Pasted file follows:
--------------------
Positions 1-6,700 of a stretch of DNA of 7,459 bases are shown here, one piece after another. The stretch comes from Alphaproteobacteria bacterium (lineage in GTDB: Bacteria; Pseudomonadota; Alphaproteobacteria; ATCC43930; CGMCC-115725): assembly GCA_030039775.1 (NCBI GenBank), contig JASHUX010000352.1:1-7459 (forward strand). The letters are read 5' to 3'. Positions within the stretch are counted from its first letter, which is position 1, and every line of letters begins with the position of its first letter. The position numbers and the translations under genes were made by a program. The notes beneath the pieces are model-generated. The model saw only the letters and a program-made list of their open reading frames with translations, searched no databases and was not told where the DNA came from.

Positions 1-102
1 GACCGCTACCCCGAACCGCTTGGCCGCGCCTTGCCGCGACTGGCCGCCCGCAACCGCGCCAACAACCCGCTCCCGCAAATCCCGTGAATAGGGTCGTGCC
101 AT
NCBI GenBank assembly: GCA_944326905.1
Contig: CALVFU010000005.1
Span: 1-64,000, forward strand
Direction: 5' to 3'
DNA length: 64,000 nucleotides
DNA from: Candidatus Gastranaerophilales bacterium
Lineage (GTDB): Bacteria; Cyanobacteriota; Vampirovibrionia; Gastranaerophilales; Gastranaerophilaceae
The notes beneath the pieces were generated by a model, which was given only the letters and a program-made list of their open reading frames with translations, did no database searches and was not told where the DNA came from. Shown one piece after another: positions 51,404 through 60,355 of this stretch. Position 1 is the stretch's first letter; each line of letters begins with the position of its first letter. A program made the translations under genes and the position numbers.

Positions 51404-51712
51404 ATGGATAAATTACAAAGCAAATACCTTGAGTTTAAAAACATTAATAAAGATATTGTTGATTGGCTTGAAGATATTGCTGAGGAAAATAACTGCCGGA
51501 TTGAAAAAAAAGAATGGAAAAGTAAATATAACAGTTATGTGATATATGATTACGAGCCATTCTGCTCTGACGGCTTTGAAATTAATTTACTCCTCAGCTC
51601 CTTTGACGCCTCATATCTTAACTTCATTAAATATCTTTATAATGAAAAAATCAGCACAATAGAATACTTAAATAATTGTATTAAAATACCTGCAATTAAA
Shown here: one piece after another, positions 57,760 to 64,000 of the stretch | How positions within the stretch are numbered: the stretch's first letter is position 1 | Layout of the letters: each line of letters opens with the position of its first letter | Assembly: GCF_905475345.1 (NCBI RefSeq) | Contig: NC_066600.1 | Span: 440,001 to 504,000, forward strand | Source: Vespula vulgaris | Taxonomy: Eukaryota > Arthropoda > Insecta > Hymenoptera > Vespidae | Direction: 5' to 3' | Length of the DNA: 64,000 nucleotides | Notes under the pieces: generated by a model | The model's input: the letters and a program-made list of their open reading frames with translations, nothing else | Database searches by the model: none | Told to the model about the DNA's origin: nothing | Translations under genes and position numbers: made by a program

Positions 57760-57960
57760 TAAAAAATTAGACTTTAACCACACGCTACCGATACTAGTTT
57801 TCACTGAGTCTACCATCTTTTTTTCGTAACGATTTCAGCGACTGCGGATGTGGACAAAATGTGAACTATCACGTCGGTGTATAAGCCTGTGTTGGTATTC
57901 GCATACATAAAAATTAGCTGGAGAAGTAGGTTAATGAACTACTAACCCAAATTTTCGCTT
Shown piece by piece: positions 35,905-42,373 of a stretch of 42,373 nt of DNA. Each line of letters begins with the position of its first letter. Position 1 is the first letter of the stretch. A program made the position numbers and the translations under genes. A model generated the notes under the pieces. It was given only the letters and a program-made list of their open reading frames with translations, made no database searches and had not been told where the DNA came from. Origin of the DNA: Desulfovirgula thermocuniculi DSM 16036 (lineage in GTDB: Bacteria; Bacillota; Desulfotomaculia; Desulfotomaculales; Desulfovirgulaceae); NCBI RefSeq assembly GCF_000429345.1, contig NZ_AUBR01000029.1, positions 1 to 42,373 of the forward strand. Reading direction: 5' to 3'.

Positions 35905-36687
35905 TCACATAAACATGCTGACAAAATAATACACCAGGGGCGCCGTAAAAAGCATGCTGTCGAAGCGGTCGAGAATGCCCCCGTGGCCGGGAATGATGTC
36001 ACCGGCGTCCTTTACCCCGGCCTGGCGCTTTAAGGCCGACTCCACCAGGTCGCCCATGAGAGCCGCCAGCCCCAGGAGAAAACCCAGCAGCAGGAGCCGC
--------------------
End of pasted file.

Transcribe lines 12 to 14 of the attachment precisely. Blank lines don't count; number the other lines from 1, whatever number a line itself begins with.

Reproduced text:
The notes beneath the pieces were generated by a model, which was given only the letters and a program-made list of their open reading frames with translations, did no database searches and was not told where the DNA came from. Shown one piece after another: positions 51,404 through 60,355 of this stretch. Position 1 is the stretch's first letter; each line of letters begins with the position of its first letter. A program made the translations under genes and the position numbers.

Positions 51404-51712
51404 ATGGATAAATTACAAAGCAAATACCTTGAGTTTAAAAACATTAATAAAGATATTGTTGATTGGCTTGAAGATATTGCTGAGGAAAATAACTGCCGGA